• Make eye contact and respond to remarks. If you only look down at the screen you can’t communicate effectively, especially not in groups. Put the device down now and then to listen attentively and respond.
  • Explain your specific purposes for using the mobile device. “Let me see if the emails I received about the project had the information we need. Give me a second to scroll through them.” When you are done, put the phone or device away.
  • Pay attention to how you look to others.  Most adults stare intently at a mobile device because of the size of the screen. Their facial expression is one of concentration on the device, not on the meeting.  They use both hands to text and scroll. If they need glasses, they will tend to hold the smart phone out at arm’s length to see it. All of those things add to the distraction.

Many people are so frustrated about the use of mobile devices in meetings and training that no explanation will make it seem right. However, a brief explanation combined with care to ensure you listen and respond appropriately, may help in many situations. At least it will show that you are concerned about others in the group and that your intentions are positive.


October 12th, 2009 Posted by | Personal and Professional Development, Training, Technology, Blogs, A/V etc. | 7 comments


  1. We had to develop a policy–NO MOBILE DEVICES in meetings. Before that, six of the eight people had their heads down supposedly taking notes. You can’t concentrate on driving, talking or thinking constructively while you text or type, I don’t care what the texting is about.

    Comment by Mike | October 13, 2009

  2. Hi Tina. In my work technology is a tool not a novelty. We don’t have laptops, PDAs or any other mobile device in our meetings or training, unless there is a requirement that is announced ahead of time. There isn’t a way to keep it from being distracting, I don’t care how many explanations someone makes. We tried it, it didn’t work and we don’t do it anymore.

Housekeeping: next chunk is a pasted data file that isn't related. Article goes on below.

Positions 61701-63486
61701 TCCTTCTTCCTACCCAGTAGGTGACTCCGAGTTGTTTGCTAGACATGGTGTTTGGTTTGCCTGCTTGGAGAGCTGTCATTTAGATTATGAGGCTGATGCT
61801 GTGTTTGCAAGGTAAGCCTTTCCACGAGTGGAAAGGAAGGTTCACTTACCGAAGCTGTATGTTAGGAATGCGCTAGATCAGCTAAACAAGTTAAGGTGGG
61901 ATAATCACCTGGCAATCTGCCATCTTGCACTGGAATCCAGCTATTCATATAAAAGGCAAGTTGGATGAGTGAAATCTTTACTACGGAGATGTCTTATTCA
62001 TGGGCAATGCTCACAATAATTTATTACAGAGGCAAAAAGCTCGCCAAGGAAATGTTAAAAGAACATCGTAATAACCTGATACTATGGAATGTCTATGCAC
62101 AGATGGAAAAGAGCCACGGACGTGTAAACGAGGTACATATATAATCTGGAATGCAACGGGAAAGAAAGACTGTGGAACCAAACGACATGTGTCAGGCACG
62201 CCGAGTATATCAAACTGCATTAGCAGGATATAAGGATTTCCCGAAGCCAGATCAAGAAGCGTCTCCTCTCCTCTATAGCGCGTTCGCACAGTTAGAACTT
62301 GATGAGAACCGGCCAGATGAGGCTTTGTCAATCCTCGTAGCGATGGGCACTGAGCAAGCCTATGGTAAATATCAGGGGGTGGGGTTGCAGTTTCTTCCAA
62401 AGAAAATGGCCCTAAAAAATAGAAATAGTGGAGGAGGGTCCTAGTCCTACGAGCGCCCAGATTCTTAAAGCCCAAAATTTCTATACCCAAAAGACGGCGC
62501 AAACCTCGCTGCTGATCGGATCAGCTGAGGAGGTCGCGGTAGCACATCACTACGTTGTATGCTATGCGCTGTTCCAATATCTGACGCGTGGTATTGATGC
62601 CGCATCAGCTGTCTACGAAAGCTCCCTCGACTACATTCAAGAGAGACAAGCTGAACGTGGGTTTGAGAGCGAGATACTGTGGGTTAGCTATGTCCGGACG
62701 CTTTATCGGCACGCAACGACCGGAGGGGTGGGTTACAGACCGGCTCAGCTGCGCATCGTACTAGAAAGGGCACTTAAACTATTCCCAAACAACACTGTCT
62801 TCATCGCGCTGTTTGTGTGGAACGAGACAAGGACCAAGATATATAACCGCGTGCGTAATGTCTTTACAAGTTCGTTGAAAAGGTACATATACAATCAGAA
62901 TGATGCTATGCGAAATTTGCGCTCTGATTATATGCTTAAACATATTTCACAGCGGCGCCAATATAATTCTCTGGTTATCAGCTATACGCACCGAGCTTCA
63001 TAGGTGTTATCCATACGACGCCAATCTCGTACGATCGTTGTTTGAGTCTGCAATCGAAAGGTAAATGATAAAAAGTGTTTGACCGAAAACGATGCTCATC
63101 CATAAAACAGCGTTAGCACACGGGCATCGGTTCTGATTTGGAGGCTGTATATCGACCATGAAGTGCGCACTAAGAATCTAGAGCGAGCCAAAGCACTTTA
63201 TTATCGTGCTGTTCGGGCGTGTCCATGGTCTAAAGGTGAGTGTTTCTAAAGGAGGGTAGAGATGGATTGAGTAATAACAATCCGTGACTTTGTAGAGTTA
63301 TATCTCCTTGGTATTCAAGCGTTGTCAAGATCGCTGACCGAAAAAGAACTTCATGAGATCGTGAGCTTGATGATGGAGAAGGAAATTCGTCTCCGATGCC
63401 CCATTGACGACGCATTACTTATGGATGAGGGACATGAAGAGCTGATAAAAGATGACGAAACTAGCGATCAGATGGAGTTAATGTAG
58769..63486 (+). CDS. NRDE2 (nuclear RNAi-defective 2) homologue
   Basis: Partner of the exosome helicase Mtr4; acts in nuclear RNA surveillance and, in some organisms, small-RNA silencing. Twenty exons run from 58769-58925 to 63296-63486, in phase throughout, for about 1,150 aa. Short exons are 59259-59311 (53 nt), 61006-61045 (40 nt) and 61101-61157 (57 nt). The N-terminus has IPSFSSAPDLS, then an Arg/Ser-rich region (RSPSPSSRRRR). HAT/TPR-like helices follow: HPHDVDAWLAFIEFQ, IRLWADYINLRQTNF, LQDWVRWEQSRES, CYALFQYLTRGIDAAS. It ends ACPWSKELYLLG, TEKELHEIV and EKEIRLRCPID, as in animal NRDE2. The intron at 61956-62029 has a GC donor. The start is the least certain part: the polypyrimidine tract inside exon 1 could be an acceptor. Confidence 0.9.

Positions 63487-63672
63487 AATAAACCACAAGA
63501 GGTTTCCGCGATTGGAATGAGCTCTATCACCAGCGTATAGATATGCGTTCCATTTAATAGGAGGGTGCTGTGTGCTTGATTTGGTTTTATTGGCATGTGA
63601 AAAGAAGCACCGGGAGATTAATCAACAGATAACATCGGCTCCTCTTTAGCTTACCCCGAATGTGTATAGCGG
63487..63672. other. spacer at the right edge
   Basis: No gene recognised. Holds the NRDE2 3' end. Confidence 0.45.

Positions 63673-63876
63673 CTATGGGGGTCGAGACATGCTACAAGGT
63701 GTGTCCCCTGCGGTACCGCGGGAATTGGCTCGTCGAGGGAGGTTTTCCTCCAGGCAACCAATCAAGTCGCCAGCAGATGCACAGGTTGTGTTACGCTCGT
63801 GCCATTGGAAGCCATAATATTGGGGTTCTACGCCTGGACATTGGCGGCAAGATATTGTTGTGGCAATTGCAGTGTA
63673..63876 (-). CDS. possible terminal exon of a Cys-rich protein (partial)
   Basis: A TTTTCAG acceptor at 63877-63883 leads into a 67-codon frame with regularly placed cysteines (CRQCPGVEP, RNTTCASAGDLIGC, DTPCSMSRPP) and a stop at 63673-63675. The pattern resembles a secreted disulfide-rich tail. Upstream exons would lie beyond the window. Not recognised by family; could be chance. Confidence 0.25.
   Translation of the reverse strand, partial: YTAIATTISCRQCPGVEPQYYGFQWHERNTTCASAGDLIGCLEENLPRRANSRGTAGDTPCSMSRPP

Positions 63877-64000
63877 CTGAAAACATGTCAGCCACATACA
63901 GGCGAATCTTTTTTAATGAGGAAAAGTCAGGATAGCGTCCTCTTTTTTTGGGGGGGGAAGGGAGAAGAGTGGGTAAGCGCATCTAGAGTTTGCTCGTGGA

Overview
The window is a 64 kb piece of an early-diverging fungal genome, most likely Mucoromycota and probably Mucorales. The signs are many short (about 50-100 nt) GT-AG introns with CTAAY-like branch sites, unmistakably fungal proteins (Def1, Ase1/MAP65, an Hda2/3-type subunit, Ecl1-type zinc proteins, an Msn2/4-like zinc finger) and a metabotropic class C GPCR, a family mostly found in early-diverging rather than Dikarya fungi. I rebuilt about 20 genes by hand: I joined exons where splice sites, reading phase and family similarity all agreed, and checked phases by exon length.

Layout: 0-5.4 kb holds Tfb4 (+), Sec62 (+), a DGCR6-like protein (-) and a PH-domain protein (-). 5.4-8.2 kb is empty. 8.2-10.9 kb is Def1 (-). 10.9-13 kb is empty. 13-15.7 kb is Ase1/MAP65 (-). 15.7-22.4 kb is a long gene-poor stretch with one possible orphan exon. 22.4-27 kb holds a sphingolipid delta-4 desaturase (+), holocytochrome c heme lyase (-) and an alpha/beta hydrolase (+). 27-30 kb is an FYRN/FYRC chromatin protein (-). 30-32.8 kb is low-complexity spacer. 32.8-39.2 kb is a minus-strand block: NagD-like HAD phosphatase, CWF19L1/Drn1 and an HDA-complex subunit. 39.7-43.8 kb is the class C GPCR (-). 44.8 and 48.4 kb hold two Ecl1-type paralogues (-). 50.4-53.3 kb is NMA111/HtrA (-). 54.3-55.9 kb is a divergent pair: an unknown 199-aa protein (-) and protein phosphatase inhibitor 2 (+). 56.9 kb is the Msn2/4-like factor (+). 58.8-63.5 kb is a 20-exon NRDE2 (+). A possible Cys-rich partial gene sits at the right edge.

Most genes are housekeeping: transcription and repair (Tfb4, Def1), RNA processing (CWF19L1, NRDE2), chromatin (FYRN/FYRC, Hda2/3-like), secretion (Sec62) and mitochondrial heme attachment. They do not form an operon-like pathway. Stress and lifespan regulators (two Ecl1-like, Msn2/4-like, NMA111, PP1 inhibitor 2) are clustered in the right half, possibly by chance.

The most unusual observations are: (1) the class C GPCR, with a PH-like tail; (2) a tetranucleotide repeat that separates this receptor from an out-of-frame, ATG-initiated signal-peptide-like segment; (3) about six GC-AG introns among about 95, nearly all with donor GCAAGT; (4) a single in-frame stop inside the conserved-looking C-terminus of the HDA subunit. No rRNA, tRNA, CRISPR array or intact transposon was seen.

Comment by R.T. | October 13, 2009

  3. I have had it up to here with watching people scrolling, texting and reading while we’re at lunch, supposedly having a conversation or while I’m working and they’re not. They wouldn’t read a magazine or a book, so why do they do that? It’s incredibly rude and there isn’t any way to justify it.

    Comment by Tired of Texters | October 13, 2009

  4. FYI….In the class for supervisors where you asked the student to put away his computer….he had been doing his annual employee evaluations in all the other classes and just saying he was taking notes. We were all so glad when he got busted!

    Computers are bad enough, but BB’s or PDAs have to be held close to the body to use, and most people put them in their laps to brace them. So, they have to look down all the time and most of the time they use both thumbs to text.